menachem rephun
new jersey
March 4, 2014
Choosing to return my neshama
Multiple Sclerosis brought me paralysis of all my limbs, lost eyesight, the loss of the ability to speak, my hearing became impaired, I was in need if a respirator and a pacemaker. I was 35 years old with two young children. If one can ignore the demands placed on all family members to care for me, if one can ignore the great expense, tension and pressure put upon my husband, if one could ignore being what some may refer to as alive when the reality is - I was basically gone, if one can ignore realizing that they are intellectually unimpaired but in every other way a goses...and if one can ignore the daily humiliating, embarrassing, dehumanizing "care" received from strangers and family alike....then perhaps suicide would never occur to them. I, on the other hand had endured enough. I wanted out and I planned the day.

Call it luck, coincidence, Hashem, providence - whatever, but three days before my appointed time to end it. I had what is not commonly expected...I happened to have experienced a spontaneous remission! In the course of ten minutes…most all physical issues resolved. On its own. No medicine. No therapy. ZIP.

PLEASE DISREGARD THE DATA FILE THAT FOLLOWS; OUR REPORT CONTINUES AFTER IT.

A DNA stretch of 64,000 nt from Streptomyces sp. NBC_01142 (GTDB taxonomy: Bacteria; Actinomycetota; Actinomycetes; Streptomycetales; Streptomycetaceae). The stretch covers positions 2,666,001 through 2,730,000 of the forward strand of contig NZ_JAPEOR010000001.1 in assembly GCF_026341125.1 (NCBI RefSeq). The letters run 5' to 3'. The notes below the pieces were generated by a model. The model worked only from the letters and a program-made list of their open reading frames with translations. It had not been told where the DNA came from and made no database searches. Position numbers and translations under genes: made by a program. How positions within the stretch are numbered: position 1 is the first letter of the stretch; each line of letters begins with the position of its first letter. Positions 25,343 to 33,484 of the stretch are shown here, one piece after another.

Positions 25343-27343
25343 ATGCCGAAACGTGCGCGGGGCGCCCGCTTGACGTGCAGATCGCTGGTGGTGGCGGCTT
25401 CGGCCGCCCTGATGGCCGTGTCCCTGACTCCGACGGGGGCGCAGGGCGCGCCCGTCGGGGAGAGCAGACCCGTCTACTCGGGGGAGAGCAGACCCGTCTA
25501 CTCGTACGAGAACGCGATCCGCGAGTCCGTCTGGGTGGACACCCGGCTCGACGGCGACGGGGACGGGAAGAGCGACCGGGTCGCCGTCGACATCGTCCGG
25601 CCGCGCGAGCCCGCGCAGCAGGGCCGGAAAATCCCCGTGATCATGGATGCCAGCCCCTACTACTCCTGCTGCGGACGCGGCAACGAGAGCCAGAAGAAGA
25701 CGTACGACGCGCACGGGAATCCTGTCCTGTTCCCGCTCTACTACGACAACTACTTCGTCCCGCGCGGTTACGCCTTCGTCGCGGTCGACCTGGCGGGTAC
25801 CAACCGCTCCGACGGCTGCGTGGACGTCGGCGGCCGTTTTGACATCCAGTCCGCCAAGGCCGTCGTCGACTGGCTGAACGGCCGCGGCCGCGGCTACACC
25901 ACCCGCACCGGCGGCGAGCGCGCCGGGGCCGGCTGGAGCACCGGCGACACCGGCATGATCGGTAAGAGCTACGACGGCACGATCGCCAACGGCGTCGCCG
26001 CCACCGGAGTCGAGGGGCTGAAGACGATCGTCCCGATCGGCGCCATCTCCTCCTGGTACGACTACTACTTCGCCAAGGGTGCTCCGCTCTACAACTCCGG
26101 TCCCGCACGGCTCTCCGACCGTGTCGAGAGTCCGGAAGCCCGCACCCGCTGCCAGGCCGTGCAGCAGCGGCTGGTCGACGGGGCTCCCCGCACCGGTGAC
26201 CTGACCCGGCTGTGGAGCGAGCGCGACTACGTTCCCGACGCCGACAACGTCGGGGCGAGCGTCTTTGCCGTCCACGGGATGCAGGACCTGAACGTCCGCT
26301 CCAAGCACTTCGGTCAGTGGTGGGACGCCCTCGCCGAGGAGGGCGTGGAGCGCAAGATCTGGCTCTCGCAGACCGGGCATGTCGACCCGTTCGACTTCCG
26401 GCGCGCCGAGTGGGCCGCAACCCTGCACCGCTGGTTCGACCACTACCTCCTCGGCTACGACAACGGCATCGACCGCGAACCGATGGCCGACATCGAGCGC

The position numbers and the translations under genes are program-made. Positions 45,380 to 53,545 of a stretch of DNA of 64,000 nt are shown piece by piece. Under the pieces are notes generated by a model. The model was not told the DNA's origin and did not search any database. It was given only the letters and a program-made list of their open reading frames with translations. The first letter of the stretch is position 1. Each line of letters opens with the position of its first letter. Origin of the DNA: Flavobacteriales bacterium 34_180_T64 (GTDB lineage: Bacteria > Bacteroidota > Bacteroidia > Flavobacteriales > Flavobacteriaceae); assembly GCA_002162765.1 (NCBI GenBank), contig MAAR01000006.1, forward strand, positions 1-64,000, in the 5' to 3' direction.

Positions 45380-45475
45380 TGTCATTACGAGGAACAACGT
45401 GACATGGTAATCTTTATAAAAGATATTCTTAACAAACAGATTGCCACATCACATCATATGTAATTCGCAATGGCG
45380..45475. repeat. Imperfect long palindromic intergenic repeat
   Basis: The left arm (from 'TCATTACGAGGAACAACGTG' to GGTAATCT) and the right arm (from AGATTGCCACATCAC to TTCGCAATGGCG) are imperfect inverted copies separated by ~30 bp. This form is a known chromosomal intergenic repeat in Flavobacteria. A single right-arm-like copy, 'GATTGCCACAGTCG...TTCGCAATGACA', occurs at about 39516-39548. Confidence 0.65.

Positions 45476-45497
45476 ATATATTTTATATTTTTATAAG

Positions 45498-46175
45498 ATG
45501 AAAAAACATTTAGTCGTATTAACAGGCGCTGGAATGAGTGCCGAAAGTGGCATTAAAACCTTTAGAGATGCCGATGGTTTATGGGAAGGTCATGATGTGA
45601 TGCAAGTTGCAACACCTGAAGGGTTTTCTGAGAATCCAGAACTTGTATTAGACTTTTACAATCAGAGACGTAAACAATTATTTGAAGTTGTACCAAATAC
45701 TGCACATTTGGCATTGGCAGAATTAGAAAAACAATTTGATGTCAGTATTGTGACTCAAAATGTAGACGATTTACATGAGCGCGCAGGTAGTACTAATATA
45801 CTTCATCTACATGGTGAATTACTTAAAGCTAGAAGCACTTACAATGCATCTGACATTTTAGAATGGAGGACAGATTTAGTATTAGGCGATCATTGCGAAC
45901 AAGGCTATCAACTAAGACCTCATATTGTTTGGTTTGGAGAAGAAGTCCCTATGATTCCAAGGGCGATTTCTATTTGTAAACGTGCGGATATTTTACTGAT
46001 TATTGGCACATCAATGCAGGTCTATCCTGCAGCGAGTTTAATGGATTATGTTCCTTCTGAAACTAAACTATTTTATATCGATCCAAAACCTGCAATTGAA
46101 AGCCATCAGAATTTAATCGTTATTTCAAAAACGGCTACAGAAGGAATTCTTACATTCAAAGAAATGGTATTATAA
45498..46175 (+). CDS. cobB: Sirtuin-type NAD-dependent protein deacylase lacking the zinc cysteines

Recovering just days before my planned suicide does not alter one bit my belief that if a soul wants to return the gift of life back to the one who gave the gift….I am merely elevating my soul.
L Kurs
June 13, 2013
I know there must be a hell/place destined for people like Hitler. He can't have the opportunity to go to a place for 12 months and suddenly repent, would he? there has to be a place maybe the christians are right at least they are believing that monsters like childmolester, serial killers, and others like it would be in a special place like that. what do you think? where is Hitler?
October 4, 2011
suicide and the soul
I believe that since suicide can only destroy our physical being and not our soul, G-d's love for our soul remains unchanged no matter what. I am the last person,however, to encourage suicide in any way despite my previous comment. Having "been there" (suicidal) and not only survived but re-invented myself into a person I respect, I feel that the journey was and is worth the investment.
louise leon
long pond, PA
September 29, 2011